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HMRC chases 4,000 taxi drivers for unpaid tax

HM Revenue & Customs is chasing thousands of private hire drivers for unpaid tax as new registration requirements expose the scale of undeclared income among drivers who operate via online apps.

HMRC announced this week it will write to about 4,000 drivers who are booked via apps such as Uber, Ola and Bolt, whom it suspects may not have declared all of their income.

Since April, the government has made additional tax checks on the licence renewal applications of private hire drivers, a process that all taxi and private hire drivers go through every three years.

Steve McNamara, general secretary at the Licensed Taxi Drivers Association, said that private hire drivers who had previously failed to pay their taxes are now being found out as they attempt to renew their licences without an HMRC code.

He said “many” private hire drivers, most of whom operate via the ride-sharing app Uber, have not been paying the right amount of tax and he expects there to be “tens of thousands more” over the next two and a half years as licences are renewed.

“The Revenue has been missing out on tens of thousands [of pounds] of income for years,” he added.

HMRC said the missing taxes were among private hire drivers who operate on booking apps — not “black cab” taxi drivers, who have separate licensing requirements.

McNamara added that there are about 22,000 black cab drivers and more than 100,000 private hire drivers in London.

Uber told the FT its drivers were self-employed for tax purposes, so it could not check what drivers put in their tax returns. It said it worked with HMRC to make sure the authority had all the information it needed.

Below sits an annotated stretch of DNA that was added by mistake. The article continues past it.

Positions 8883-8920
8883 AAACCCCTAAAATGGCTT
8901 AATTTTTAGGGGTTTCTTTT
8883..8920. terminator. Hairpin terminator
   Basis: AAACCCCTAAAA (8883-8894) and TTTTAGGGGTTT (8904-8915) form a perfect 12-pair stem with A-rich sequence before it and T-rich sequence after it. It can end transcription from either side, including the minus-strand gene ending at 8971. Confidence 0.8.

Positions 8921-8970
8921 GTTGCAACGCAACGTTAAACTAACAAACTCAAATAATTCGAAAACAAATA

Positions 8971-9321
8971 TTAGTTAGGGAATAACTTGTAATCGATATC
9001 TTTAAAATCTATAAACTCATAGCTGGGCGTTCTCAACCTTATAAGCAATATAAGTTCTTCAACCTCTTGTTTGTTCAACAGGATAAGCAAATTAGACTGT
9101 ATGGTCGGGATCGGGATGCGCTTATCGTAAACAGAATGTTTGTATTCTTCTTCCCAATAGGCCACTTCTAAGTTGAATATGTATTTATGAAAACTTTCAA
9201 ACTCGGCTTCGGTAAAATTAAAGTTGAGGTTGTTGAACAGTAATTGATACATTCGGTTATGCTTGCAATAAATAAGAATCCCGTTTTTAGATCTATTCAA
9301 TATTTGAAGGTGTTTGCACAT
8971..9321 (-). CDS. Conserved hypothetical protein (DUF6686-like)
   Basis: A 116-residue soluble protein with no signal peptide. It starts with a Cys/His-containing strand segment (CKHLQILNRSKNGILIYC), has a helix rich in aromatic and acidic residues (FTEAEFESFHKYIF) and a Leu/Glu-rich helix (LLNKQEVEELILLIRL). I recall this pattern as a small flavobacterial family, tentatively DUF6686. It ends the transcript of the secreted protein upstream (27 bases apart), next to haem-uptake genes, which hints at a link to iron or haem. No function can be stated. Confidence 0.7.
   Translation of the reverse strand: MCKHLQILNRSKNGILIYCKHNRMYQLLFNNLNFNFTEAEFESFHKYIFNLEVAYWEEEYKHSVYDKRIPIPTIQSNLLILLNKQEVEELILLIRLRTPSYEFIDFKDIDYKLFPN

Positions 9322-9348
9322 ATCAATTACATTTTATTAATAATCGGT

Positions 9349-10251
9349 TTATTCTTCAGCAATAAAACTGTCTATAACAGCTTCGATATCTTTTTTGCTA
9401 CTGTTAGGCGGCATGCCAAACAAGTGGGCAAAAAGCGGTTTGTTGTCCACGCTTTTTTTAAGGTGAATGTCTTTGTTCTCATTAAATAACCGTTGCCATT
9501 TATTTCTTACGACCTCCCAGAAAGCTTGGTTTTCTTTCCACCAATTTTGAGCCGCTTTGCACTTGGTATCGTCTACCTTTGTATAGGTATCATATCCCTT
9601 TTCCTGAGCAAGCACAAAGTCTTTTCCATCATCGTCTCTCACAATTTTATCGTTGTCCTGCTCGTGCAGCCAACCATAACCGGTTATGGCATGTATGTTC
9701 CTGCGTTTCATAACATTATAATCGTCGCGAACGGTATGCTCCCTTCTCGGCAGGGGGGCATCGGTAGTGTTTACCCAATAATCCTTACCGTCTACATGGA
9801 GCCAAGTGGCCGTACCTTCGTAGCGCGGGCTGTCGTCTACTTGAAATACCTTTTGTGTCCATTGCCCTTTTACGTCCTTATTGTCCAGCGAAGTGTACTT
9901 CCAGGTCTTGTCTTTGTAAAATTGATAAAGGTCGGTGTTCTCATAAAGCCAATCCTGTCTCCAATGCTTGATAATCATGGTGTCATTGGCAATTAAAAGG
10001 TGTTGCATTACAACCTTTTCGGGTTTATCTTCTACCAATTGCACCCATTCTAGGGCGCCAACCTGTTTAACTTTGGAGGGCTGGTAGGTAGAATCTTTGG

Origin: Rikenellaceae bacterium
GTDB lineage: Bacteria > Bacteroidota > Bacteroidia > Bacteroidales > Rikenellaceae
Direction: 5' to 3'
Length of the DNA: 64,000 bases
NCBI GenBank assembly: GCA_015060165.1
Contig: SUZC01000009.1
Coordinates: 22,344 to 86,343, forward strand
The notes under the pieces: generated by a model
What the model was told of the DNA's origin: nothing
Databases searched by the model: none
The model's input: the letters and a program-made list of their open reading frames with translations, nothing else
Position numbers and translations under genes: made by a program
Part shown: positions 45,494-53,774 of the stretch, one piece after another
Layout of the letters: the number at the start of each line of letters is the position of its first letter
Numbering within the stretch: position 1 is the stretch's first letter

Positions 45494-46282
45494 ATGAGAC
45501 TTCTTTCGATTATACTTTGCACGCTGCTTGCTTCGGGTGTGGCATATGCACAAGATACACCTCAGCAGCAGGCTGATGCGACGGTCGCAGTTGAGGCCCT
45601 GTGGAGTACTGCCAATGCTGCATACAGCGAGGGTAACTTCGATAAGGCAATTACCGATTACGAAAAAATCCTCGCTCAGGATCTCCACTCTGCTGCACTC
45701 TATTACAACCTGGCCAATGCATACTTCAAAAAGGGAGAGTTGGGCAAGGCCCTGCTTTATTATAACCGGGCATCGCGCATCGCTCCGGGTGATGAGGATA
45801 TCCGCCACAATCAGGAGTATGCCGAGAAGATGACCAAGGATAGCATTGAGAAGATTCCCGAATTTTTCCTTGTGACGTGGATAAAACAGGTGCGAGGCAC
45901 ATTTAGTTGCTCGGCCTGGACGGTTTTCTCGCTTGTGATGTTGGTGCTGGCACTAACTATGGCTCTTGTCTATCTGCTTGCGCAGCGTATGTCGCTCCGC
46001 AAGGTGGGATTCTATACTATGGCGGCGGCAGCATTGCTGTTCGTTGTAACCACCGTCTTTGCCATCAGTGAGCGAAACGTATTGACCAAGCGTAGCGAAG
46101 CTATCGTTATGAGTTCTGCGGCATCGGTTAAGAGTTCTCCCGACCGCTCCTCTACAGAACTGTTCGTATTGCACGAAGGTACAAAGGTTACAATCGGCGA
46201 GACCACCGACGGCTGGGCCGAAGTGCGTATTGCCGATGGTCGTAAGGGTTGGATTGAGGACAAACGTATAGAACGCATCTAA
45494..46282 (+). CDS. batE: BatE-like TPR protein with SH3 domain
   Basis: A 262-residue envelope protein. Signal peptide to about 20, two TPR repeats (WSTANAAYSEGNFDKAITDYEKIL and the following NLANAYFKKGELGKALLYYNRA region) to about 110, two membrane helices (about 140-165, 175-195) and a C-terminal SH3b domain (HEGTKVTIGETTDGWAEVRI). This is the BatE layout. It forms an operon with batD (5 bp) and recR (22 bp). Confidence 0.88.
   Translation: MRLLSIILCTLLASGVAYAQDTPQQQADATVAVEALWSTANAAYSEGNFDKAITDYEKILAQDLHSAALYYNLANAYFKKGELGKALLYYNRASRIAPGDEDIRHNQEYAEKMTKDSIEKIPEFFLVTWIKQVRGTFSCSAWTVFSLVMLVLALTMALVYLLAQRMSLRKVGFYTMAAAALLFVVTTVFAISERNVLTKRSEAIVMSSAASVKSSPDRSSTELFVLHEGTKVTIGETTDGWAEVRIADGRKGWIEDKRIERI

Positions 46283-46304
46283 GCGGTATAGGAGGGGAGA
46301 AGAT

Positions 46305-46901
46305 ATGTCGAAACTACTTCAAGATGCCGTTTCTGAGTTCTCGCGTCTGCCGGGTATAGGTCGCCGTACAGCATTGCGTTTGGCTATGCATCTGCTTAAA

HMRC will send letters from September 5 until the end of the year to drivers it suspects have underpaid tax and recipients will have 30 days to respond or face a possible review of their tax affairs.

For those who agree to make a voluntary disclosure, the authority will send an acknowledgment letter offering drivers 90 days to work out and pay the tax owed.

The requirement for private hire drivers to include their HMRC code in the licence renewal process came following the recommendation of a report in 2018. McNamara suspects that most of the drivers being chased by HMRC for unpaid taxes will come from London and other big cities in the UK, where private hire cars operating on apps are most popular.

Some apps such as Uber, Ola and Bolt are exclusively for private hire cars. Other apps, such as Free Now, enable users to pick between a taxi and hire car.

In February 2021, the Supreme Court issued a landmark judgment which confirmed that Uber drivers are workers and not independent contractors. This means that Uber drivers are entitled to pension contributions and holiday pay — but they can still choose when they work and are still self-employed for tax purposes.

HMRC confirmed in a statement that the letters were “being sent to people who have earned money from driving customers who booked private hire cars through online driving applications”.

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